Just returned from a weeklong trip to Colorado, that included significant riding anywhere from 6k ft up to 14k ft. I live at ~1k ft. Not a long enough of a trip to really acclimate. I have completed two workouts since returning. Both of which were ‘easier’ than I would have expected them to be.
My question, is this kind of bump something that will ‘stay’ or is it bound to leave? If it’s a fleeting bump from elevation, is there a way to maximize training to take advantage of the lingering effects of a trip to higher elevations?
My limited understanding of this is that your body will return to its normal status after a few weeks in your normal location; just as it takes your body time to adapt to being at the higher elevation.
I live at 430 feet ASL and recently did a week long trip at between 5,000 and 6,200 feet ASL. It was very difficult to pedal strongly until at the end of the trip when I was at or below 3,000 feet ASL. After just 3 weeks I feel pretty much back to my normal when I ride.
From my experience, it’s very temporary. In theory, you’ll have some extra red blood cells for a couple weeks. I also find that my legs are relatively “fresh” when coming back from high altitude because more of the stress at altitude is aerobic vs. muscular strain (I don’t have any science on this, just my personal observation). My legs just don’t get as thrashed at altitude. My legs were less sore/fatigued in the days after the leadville race this year compared to my typical saturday group rides, even though my group rides are less hours and less TSS.
As far as long term benefits- I guess it’s possible you are able to stress your aerobic system more at altitude and drive some long term adaptations beyond the extra red blood cells. I’m not sure what those adaptations would be, but I wouldn’t expect much from just a single week at altitude.
I have spent time in leadville (10k feet and higher) each of the last 3 summers. One adaptation I have found - I seem to have acclimated faster each year. I’ve read some things about a “memory” affect and that the body will adapt faster the more often you go to altitude because it knows what to do. I don’t know how much of that is in my head vs. physical, but it’s been a noticeable change for me.
Giving this a little more thought - did a quick web search and didn’t find anything obvious. We all know that many professional athletes do altitude training and it’s not always done right before a target event where the short term “bump” would be beneficial. So, are they doing these camps so that they are better prepared for high altitude races later in the season (the “memory” effect) or are there long term benefits that translate to racing at sea level. My quick web search found a bunch of stuff on how the adaptations work for racing at altitude and how it can help short term after returning from altitude, but I didn’t find anything on long term adaptations. But I didn’t look that hard. I think it’s a really good question and maybe worthy of a podcast deep dive.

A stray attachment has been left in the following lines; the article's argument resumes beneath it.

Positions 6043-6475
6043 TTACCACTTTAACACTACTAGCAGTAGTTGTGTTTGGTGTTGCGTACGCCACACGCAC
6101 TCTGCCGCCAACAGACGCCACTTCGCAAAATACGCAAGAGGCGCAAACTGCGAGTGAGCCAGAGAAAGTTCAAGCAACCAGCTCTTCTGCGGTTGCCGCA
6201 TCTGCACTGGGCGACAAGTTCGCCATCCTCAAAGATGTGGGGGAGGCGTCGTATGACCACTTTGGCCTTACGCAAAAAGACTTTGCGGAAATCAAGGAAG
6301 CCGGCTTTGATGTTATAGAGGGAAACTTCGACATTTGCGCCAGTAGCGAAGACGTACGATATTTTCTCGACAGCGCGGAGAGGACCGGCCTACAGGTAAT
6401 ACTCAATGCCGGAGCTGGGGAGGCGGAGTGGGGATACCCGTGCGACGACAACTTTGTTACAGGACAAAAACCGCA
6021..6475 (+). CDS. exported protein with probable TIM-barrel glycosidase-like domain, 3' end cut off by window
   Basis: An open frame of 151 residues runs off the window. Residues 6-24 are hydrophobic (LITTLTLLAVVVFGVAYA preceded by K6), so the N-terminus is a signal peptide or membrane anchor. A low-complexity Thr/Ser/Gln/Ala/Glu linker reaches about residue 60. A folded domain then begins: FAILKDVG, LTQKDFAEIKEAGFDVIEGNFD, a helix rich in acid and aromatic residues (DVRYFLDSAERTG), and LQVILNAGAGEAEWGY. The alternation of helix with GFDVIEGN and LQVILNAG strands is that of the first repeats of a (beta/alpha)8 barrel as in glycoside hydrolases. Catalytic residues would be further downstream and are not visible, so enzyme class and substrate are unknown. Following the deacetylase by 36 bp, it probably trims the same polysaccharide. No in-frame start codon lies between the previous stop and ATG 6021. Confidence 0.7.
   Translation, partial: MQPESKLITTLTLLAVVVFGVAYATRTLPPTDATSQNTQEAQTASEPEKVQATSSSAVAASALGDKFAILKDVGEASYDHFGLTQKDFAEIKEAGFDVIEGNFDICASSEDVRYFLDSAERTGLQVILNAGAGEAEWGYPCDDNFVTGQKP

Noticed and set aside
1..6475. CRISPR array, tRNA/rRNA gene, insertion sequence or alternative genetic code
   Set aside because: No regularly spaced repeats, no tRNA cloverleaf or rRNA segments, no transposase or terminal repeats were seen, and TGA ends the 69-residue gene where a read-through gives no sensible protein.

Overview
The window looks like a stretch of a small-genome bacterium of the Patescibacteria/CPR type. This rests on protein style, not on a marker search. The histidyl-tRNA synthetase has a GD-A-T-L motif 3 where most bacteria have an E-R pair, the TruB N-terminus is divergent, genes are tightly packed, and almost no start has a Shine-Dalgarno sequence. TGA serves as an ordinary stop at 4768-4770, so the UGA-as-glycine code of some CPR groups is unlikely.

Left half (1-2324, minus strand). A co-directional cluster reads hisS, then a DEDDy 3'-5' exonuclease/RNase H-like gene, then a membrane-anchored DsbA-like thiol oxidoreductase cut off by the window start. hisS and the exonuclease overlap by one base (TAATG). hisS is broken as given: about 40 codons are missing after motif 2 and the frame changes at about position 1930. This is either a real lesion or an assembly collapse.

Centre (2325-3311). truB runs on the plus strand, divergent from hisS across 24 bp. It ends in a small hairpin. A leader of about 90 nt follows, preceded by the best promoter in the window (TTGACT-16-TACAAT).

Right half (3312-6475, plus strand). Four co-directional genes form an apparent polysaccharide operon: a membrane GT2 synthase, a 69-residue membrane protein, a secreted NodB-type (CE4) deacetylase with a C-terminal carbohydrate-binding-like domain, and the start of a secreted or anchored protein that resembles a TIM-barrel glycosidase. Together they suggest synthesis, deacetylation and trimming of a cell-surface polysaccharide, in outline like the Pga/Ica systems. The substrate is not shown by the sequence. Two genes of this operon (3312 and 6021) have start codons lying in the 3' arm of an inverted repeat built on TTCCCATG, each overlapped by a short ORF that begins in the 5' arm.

Article I bookmarked with some interesting info and observations:
For Christmas I spent a week at 6500’ and front loaded the trip with a hard walk uphill that saw 20 minutes of what would have been threshold on bike (by HR). And then more walks and snowshoeing above 8000’.
After returning to sea level, I did see a performance bump (power relative to HR) for almost 3 weeks.
There is always the focus it seems on going from low elevation to high elevation, but not much seems to be said for the reverse. I expect the feelings to be temporary(if they are related to the elevation) but I wonder if there is any benefit for the workouts following returning home being a bit harder(either higher wattage, or longer intervals) to try and ‘capture’ some of the fleeting elevation effects. I also question whether a week was long enough to really cause anything or if the extra week of basically recovery effort(muscular wise, not respitory/cardio wise) riding just helped with allowing a bit better adaptation from the work done prior to the trip.(The week leading up to the trip was a recovery week, then the riding in CO consisted of rides that were all in the .60-.70 range)
spending a week or more at elevation should increase your blood’s oxygen carrying capacity, which for a short period of time will improve Power-to-HeartRate when returning to lower elevations. A lot of individualization on how much of an increase, and how long you hold it.
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